Making this site

Apr 09, 2020

This site was built around September 2019. Two months be­fore then, I knew ab­solutely noth­ing about Javascript, HTML, and CSS. Now I can say I know some­thing about HTML and CSS and still too lit­tle about Javascript.

Looking back, the de­sign prin­ci­ples of this site are the fol­low­ing,

  • Minimal de­sign in its looks

  • Performant, i.e. fast page load

I hope I have these prin­ci­ples in mind be­fore I started to learn to build a web­site, that would save me a lot of time…

The first thing I did is to learn how to use Jekyll. I heard of Jekyll a long time ago when I know noth­ing about front-end, back-end, javascript, web de­vel­op­ment, and many oth­ers. Following this di­rec­tion, I found the min­i­mal-mis­take starter which is an ex­cel­lent site tem­plate. I re­called that maybe af­ter only sev­eral days I suc­cess­fully got my site run­ning on GitHub page. However, I was not sat­is­fied with the look of the site. Then I started to learn CSS and HTML and tried Bulma to cus­tomize the looks of the site. During this process, I was ex­posed to Javascript and front-end de­vel­op­ment world. I started to no­tice all these buzz­words, SPA, re­ac­tiv­ity, React, Vuejs, Gatsby and many oth­ers, and started to look for other op­tions of build­ing a web­site. After some­what amount of re­search, I landed on Nuxt.js. Retrospectively, the rea­son I chose it is ac­tu­ally pretty dumb. It is just be­cause that I can at least un­der­stand Vue.js a lit­tle bit com­pared to the learn­ing ex­pe­ri­ence of React.

Starting from scratch, very slowly, I started to build my per­sonal site us­ing Nuxt.js. I quickly re­al­ized that it might not be suit­able for my pur­pose. There are mainly two rea­sons for this:

  • There is no stan­dard or easy way to in­cor­po­rate the con­tent from my mark­down files to the page ren­der­ing. All the meth­ods I found on­line feel like a hack and it suf­fers the prob­lem of load­ing all the posts to­gether for every sin­gle page! This is­sue is also ad­dressed in this blog post.

  • Although nuxt.js does have a sta­tic site gen­er­a­tion mode, the pre-ren­dered page bun­dle still in­cludes a bunch of client-side Javascript codes, which in my case are not nec­es­sary at all. These client-side JS are there for so-called hy­dra­tion which take over the site once the first-load is com­pleted. However, for my per­sonal site on which 99% per­cent of the pages is just sta­tic con­tent, these JS are 100% un­nec­es­sary. It also makes the site bloated sig­nif­i­cantly, an as­pect I hate. Unfortunately, at least cur­rently, there is no full sta­tic gen­er­a­tion mode.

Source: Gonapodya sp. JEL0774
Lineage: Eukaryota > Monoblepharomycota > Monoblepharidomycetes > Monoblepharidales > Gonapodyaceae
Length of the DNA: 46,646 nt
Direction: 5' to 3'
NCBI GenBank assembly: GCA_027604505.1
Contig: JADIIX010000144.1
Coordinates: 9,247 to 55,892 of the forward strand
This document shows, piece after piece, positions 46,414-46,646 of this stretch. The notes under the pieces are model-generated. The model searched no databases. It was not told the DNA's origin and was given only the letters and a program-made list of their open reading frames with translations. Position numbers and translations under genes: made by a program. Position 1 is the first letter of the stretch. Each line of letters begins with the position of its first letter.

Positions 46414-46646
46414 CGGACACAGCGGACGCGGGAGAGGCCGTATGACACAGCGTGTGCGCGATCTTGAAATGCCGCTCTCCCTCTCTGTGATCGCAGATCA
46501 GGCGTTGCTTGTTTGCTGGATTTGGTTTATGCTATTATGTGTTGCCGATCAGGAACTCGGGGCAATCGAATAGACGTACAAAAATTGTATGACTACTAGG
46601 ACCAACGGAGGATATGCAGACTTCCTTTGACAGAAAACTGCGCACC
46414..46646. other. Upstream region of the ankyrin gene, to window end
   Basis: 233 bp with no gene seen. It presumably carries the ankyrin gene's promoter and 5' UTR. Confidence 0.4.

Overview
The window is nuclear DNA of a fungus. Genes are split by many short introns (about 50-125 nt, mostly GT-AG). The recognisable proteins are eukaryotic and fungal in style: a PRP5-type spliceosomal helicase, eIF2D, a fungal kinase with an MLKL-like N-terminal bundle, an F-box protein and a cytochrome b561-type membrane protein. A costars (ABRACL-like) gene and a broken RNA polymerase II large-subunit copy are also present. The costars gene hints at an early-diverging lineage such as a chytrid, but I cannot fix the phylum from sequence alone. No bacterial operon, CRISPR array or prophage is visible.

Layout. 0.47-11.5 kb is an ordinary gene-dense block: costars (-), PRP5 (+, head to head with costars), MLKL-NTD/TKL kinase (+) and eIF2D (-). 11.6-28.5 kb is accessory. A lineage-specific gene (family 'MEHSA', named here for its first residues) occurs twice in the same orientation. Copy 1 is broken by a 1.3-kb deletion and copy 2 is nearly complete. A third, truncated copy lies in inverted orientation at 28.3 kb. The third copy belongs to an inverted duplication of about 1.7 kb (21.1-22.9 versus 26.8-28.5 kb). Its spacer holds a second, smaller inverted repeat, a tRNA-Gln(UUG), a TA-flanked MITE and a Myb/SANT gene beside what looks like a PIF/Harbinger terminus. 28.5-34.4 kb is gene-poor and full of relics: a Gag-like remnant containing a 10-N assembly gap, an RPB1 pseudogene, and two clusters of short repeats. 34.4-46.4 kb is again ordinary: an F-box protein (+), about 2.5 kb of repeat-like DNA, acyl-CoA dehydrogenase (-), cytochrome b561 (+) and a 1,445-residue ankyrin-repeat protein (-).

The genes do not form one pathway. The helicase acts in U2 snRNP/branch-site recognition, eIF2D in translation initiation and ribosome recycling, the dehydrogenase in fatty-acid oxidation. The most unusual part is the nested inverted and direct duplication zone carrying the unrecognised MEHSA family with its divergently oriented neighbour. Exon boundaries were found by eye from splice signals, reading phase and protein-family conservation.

The sec­ond rea­son is the one which even­tu­ally leads to me re­al­iz­ing that us­ing a JS frame­work based sta­tic site gen­er­a­tor is re­ally not a good choice for my pur­pose. However, dur­ing the process, I started to learn the rich­ness of JS com­mu­nity and the ex­is­tence of mil­lions of pack­ages (might be too many). Thus I do want to stick to Javascript. Then I came across 11ty, which I quickly re­al­ized is a very suit­able tool for my pur­pose and taste.

  • First, it is not a frame­work, a point also em­pha­sized on their web­site. Thus there is no un­nec­es­sary client-side Javascript gen­er­ated by the frame­work. It also means you don’t need to write frame­work-spe­cific codes.

  • Second, sim­i­lar to Jekyll, it put all your con­tents into collections which can then be used and re­ferred any­where in the tem­plates.

  • Third, Eleventy has a pow­er­ful func­tion­al­ity called JavaScript Data Files which al­lows one to be able to get any data into the build process (as long as you can write it in JavaScript). For in­stance, re­triev­ing the bib­li­o­graphic in­for­ma­tion from a DOI and use them in the tem­plate/​lay­outs

With the lim­ited knowl­edge of Javascript I learned from try­ing Nuxt.js and the help from a few starter source codes [1][2][3], it did­n’t take much time for me to set up this site us­ing 11ty and get it run­ning [4].

As for the de­sign of this site, I am heav­ily in­flu­enced by Tom MacWright’s per­sonal site. I hope to talk about this more in de­tails in the fu­ture. For this site’s CSS, I end up choos­ing the tail­wind­css since it is a low-level CSS frame­work, which al­lows me to acheive the look I want with­out much ef­fort.

I guess the les­son I learned is, do not make things over­com­pli­cated.

  1. https://​​11ty/​eleventy-base-blog ↩︎

  2. https://​​phil­hawksworth/​eleven­ty­one ↩︎

  3. https://​​han­kchi­zl­jaw/​hylia ↩︎

  4. The source code of this site is on github ↩︎